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The winners and losers of the Levant’s crisis-shaken economy

BEIRUT | - January 16, 2015, 12h42
Par Cindy Riechau
The World Bank Group publishes its first systematic report about how the crisis in Syria and Iraq affects certain economical sectors in the states of the Middle East.
The World Bank Group has published a new study regarding the “Economic Effects of the Syrian War and the Spread of the Islamic State on the Levant”.

In the same-titled paper the authors Elena Ianchovichina and Maros Ivanic quantify those effects by using a global computable general equilibrium model and adding new details from the economies of Syria, Iraq, Jordan, Egypt, Turkey and Lebanon and their developments up until mid 2014.

The study is the first systematic analysis of the direct and indirect effects on the regional economy and shows that Syria and Iraq have to bear the biggest part of the costs, which the civil war along with the rise of ISIS has imposed. While Syria and Iraq, due to the “resulting productivity shocks”, lost 14 to 16 percent per capita welfare, other countries lost less. Lebanon, with the largest refugee-to-citizen ratio still drops almost eleven percent though.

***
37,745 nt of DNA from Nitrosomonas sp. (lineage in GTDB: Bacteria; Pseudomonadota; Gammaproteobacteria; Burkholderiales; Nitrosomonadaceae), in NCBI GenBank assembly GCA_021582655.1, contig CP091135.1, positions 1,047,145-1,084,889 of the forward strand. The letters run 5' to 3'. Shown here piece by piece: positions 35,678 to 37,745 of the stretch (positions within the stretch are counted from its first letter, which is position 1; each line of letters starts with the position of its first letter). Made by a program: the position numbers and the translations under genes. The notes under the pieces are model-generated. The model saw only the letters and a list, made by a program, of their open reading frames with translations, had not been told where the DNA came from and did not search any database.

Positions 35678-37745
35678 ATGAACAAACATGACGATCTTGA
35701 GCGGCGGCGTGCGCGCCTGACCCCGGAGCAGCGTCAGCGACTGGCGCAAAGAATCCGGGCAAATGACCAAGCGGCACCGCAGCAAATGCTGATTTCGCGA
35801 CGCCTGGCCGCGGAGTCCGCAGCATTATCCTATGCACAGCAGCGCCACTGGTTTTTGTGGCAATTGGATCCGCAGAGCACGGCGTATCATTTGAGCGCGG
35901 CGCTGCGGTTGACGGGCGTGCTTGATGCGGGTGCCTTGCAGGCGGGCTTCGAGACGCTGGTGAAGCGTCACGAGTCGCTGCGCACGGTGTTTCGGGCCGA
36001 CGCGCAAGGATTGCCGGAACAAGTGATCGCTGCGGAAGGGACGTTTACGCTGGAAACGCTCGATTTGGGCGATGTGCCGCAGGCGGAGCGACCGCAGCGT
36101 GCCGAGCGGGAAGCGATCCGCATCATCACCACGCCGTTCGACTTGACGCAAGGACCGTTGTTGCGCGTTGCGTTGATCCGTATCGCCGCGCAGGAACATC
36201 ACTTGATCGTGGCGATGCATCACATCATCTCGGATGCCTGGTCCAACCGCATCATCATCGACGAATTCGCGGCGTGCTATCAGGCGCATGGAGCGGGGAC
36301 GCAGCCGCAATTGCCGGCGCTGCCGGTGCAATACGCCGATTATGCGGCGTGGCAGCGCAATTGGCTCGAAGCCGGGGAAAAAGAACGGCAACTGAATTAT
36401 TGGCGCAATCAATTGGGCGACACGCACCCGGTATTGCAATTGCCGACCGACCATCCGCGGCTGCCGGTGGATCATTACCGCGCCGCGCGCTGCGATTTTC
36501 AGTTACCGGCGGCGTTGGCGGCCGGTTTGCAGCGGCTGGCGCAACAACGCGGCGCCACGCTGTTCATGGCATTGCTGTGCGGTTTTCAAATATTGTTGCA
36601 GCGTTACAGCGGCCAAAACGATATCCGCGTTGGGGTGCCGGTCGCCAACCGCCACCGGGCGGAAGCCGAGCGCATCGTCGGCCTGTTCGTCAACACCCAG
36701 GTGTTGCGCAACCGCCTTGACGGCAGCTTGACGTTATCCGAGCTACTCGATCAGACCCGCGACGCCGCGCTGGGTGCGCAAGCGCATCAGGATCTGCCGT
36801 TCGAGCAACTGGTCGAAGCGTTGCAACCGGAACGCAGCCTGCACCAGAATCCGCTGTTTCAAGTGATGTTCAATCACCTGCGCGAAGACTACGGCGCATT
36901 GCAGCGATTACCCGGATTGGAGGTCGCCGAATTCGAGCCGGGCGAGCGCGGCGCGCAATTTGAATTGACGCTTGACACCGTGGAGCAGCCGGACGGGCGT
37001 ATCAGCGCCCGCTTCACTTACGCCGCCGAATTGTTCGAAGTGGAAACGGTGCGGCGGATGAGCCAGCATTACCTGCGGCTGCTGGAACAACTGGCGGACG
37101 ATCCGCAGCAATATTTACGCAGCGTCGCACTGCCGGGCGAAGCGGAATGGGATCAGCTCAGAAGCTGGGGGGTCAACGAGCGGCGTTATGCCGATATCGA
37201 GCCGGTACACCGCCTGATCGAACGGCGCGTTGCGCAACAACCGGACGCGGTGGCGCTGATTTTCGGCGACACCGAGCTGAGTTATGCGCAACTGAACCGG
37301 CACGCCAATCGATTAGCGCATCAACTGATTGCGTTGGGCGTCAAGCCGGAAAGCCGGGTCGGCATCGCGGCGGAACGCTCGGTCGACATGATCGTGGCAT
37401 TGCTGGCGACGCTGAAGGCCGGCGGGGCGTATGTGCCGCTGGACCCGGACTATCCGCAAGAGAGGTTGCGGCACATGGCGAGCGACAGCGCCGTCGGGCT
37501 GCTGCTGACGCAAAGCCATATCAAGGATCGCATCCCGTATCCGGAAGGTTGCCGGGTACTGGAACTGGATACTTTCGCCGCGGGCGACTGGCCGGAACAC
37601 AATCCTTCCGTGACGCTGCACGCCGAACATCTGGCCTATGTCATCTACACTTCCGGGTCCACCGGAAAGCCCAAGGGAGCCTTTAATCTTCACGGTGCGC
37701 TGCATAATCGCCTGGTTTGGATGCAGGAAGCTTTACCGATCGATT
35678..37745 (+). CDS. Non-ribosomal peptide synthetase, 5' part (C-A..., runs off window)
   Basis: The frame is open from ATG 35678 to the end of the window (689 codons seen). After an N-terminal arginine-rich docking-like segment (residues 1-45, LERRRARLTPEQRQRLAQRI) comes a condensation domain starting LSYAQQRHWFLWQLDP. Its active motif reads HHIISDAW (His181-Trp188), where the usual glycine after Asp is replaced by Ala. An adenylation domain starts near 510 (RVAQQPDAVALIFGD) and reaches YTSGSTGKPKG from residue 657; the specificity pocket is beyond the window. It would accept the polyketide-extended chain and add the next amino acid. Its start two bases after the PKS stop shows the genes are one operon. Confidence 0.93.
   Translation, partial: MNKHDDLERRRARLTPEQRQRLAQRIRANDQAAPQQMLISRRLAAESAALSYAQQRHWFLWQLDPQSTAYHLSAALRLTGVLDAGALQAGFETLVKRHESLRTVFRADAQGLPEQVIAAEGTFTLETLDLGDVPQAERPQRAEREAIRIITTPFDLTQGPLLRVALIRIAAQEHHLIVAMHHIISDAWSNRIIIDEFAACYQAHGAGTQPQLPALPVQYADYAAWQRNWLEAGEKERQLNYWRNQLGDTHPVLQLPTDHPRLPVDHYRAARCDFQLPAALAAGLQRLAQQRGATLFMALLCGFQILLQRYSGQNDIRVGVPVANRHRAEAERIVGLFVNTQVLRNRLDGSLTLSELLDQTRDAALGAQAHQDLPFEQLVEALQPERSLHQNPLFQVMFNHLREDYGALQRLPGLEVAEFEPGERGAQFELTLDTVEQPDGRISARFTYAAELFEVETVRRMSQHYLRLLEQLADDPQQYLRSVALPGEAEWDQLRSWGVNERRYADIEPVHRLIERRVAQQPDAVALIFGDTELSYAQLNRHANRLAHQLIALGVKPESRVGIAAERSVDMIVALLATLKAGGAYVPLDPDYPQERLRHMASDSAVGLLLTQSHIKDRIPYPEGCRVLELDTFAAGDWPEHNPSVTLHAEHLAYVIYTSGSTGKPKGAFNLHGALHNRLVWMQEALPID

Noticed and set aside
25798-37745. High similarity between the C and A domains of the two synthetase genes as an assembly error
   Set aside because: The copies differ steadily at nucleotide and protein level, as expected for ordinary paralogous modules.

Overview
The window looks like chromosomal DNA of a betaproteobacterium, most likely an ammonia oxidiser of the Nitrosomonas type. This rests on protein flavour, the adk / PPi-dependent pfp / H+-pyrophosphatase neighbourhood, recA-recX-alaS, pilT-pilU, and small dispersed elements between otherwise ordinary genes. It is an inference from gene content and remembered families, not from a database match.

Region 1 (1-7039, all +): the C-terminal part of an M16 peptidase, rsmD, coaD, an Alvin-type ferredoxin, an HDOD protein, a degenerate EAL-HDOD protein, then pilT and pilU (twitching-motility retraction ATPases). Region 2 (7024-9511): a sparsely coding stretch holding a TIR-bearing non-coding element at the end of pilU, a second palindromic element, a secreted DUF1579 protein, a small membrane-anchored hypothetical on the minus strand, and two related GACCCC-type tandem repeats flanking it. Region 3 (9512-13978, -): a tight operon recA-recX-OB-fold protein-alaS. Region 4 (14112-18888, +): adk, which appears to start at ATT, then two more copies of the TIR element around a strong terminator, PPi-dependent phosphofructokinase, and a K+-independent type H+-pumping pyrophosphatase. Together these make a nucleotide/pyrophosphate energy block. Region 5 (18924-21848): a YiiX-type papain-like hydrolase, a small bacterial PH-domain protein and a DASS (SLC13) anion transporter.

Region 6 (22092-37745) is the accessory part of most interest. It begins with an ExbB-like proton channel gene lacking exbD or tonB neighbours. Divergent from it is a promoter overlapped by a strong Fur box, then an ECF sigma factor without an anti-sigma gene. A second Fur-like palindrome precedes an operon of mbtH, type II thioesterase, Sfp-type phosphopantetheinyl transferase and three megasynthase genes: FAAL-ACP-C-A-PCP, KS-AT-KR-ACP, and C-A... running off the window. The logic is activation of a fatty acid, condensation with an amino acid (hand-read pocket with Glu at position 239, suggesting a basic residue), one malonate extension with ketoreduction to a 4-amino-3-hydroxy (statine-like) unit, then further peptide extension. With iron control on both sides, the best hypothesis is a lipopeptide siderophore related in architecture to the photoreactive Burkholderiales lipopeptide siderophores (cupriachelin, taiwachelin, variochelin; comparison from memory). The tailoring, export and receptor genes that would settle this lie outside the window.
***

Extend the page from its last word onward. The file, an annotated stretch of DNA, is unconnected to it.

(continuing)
While the countries at war bear the biggest economical losses, neighboring countries, according to the report, in certain ways even benefit from the war – or more precisely from the inflow of refugees. In Lebanon and Jordan for example, the booming population goes along with sectoral expansions because of the refugees’ demands for goods and services. Lebanon for instance profits from retail trade activities. The study also considers the real returns to land and capital as positive with land rents rising to nearly 40 percent.

But while landlords and capitalists in this country profit from the inflow, their Syrian counterparts are the ones who are hit the hardest, the two authors write.

As the most important factors for the Levant’s economic problems, the report names the loss of lives, the change in population and labor, the ISIS spread’s weakening of the regional trade, the destruction of infrastructure and productivity as well as the embargo on trade with Syria. But the study also reflects on the halt of the regional trade integration process, which was agreed on between the six countries even before the Arab Spring had started. This intra-Levant association was meant to lead to high gains in the economic efficiency and expansion of all six countries.

The exact magnitudes of all economic effects, however, depend on the further course of the civil war. The study failed to mention how the countries could deal better with the economic situation.
#Business, #SyrianConflict
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